One of the more curious things that tennis players tend to do is give up the lead when ahead. They could be dominating, have a set lead and are cruising along just fine, but when victory is in sight, they soften up and fold. It’s as if a switch has been flipped off and all of the energy drains from their body. They start to steer shots, hit weakly and lose focus and aggression. The next thing they know is that they lose and are shaking hands with the winner wondering how did this happen again? So, what goes on here and what can be done if this is your case?
RX: Your first job is to determine that you have a problem. Some call it a fear of success, but it’s not fear so much as a belief that you are not really good enough to win. In psychology, this is called “cognitive dissonance” or a failure to believe in yourself.
Others unconsciously feel that being ahead is tantamount to winning and it becomes time to relax. A talented player who is not performing up to expectations may harbor a low self-image deep inside and has spent their whole life giving things away. These are the nice guys, the givers who are always putting others before themselves. Usually, these players have been raised to give, rather than to receive and this is just what they do on the court.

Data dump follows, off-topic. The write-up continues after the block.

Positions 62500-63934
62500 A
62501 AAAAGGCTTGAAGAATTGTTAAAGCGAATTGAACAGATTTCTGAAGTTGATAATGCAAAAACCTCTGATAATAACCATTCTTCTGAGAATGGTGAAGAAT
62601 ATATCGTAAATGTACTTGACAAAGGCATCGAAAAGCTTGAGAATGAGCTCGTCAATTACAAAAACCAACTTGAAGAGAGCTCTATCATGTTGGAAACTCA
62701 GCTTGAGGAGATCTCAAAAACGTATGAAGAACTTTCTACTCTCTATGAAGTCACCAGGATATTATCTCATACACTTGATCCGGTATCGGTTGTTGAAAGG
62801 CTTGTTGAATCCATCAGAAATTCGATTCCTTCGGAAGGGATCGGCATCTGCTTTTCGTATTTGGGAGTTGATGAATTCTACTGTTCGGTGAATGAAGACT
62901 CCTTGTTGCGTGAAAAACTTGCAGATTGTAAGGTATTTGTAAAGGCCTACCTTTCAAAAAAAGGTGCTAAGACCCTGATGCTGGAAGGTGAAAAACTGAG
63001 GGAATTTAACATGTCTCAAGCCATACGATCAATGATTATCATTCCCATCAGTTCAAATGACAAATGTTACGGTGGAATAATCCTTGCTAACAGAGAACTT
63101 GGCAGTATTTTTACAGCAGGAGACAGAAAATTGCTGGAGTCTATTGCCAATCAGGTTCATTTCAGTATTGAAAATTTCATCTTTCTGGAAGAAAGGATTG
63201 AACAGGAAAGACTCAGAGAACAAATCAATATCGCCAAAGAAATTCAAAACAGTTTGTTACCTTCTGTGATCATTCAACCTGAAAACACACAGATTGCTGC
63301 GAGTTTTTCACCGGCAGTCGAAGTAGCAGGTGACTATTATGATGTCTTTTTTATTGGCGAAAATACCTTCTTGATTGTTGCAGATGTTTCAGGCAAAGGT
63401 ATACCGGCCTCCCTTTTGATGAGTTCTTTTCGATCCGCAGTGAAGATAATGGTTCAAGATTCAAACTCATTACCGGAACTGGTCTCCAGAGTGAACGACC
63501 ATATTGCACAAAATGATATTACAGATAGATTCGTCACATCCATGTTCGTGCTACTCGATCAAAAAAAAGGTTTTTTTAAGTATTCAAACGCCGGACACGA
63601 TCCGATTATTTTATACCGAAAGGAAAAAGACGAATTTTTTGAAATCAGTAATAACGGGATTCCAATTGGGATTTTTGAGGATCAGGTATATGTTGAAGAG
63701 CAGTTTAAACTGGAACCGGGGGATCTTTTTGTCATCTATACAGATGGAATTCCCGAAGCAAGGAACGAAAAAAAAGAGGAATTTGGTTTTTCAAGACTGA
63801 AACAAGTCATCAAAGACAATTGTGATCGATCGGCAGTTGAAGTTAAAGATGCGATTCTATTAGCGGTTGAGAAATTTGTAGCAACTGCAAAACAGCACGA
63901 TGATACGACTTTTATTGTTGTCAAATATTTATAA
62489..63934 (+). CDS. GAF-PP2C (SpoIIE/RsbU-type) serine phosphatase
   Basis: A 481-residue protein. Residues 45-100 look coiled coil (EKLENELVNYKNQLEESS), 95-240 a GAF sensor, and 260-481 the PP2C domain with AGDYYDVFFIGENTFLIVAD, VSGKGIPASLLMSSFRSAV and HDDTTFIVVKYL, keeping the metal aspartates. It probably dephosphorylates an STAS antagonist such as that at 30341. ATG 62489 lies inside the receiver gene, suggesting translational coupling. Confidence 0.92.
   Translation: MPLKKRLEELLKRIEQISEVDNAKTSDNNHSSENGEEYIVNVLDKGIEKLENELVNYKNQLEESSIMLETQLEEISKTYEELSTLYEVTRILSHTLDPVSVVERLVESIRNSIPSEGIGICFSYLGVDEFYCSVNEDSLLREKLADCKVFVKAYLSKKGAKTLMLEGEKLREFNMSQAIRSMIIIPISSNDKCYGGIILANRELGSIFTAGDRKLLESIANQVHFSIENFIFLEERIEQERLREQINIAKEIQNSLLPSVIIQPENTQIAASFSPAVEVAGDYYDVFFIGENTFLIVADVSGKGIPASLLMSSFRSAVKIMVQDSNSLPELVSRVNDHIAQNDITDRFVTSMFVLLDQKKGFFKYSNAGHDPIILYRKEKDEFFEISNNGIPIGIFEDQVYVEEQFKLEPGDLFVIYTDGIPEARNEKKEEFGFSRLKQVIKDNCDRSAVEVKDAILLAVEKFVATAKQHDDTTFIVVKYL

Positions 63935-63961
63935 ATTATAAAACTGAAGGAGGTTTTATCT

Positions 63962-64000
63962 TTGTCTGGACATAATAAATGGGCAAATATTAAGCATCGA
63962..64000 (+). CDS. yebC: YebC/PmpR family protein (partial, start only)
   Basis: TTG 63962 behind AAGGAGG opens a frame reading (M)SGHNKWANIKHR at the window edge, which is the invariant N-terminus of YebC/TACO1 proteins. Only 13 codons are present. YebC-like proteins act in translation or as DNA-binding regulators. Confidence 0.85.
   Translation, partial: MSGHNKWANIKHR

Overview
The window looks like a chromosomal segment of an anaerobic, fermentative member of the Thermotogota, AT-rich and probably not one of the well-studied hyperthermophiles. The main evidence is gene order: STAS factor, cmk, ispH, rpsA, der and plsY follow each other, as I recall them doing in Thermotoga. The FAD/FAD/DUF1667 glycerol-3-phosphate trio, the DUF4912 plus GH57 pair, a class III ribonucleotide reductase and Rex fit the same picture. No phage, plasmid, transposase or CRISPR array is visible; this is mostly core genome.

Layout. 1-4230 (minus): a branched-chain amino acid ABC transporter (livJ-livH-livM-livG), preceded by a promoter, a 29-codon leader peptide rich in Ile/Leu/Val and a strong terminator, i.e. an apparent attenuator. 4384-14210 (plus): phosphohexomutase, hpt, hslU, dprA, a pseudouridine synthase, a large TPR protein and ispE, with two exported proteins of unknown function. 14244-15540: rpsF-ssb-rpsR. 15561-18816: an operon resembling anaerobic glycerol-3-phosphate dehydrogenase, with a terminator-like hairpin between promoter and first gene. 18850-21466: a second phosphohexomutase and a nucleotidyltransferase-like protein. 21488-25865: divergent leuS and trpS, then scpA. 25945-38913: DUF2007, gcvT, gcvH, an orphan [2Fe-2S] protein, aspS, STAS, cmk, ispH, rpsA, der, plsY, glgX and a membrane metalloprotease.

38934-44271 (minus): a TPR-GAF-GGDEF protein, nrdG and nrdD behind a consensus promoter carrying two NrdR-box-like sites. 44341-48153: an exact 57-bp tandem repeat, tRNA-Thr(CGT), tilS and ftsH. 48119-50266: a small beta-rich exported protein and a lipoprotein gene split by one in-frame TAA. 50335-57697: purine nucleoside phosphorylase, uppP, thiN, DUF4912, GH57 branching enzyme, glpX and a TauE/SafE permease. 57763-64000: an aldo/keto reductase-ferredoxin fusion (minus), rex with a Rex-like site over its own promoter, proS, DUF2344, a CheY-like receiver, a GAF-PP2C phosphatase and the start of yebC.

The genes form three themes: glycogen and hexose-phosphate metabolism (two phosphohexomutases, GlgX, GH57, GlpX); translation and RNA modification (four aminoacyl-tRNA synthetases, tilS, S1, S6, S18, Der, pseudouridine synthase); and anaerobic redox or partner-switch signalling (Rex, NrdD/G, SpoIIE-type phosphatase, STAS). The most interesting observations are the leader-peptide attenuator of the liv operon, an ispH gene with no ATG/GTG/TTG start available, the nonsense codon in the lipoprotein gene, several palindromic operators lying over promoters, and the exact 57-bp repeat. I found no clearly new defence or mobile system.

To put an end to this is not easy, but a first step is to set up a pre-match routine where you look deeply into your own eyes in a mirror and say to yourself: “I can do this, I really am a winner and really am that good. I want to win this match.” Years ago, the famous entertainer Sammy Davis Jr. had a ritual before he went on stage. He would kiss his ring and say, “I’m a star. I’m a star. I’m a star.” This may sound awfully silly, but when faced with a great challenge, it is nice to have a ritual set up to remind you of who you really are and what you want to do. Develop one for yourself and do it before every match. This will be your little mantra that can settle you and perhaps unleash your strength. Give it a try and tell me what you think.
For consultations, treatment or on-site visits, contact Dr. Tom Ferraro Ph.D., sport psychologist, at (516) 248-7189.
Dr. Tom Ferraro
For consultations, treatment or on-site visits, contact Dr. Tom Ferraro Ph.D., Sport Psychologist, by phone at (516) 248-7189, e-mail DrTFerraro@aol.com or visit DrTomFerraro.com.